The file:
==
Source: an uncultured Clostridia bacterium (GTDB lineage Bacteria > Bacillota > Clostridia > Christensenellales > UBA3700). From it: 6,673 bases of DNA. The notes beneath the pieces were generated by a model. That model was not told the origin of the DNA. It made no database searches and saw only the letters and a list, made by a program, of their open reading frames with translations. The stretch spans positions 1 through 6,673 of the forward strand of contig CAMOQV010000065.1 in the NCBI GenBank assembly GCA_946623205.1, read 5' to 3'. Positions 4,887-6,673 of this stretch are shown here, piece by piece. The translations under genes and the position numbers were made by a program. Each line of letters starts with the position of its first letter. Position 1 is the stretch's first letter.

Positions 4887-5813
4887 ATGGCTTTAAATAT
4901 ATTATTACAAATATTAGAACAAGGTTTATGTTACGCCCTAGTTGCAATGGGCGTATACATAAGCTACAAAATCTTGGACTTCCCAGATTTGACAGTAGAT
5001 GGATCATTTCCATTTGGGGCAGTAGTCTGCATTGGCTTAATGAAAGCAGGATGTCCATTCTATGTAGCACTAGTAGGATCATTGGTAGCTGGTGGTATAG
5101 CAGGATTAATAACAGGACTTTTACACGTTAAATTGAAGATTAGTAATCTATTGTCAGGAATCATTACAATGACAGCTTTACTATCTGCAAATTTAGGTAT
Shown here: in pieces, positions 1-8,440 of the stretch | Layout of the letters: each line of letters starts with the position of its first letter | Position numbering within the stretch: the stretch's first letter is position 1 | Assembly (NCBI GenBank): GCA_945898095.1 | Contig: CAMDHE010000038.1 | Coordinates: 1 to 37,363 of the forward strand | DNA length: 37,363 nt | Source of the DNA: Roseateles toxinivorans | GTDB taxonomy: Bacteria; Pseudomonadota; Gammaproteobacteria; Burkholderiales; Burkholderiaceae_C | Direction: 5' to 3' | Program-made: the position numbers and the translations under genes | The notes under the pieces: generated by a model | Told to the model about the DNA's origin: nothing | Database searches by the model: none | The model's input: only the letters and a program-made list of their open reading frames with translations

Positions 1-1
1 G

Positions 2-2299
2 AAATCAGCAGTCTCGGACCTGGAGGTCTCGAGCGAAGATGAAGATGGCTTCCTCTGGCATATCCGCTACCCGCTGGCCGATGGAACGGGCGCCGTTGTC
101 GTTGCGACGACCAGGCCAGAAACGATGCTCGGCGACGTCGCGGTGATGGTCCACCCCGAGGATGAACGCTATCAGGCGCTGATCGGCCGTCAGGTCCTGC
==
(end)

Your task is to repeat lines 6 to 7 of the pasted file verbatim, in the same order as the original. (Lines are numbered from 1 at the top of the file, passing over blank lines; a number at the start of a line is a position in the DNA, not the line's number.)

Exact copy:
5101 CAGGATTAATAACAGGACTTTTACACGTTAAATTGAAGATTAGTAATCTATTGTCAGGAATCATTACAATGACAGCTTTACTATCTGCAAATTTAGGTAT
Shown here: in pieces, positions 1-8,440 of the stretch | Layout of the letters: each line of letters starts with the position of its first letter | Position numbering within the stretch: the stretch's first letter is position 1 | Assembly (NCBI GenBank): GCA_945898095.1 | Contig: CAMDHE010000038.1 | Coordinates: 1 to 37,363 of the forward strand | DNA length: 37,363 nt | Source of the DNA: Roseateles toxinivorans | GTDB taxonomy: Bacteria; Pseudomonadota; Gammaproteobacteria; Burkholderiales; Burkholderiaceae_C | Direction: 5' to 3' | Program-made: the position numbers and the translations under genes | The notes under the pieces: generated by a model | Told to the model about the DNA's origin: nothing | Database searches by the model: none | The model's input: only the letters and a program-made list of their open reading frames with translations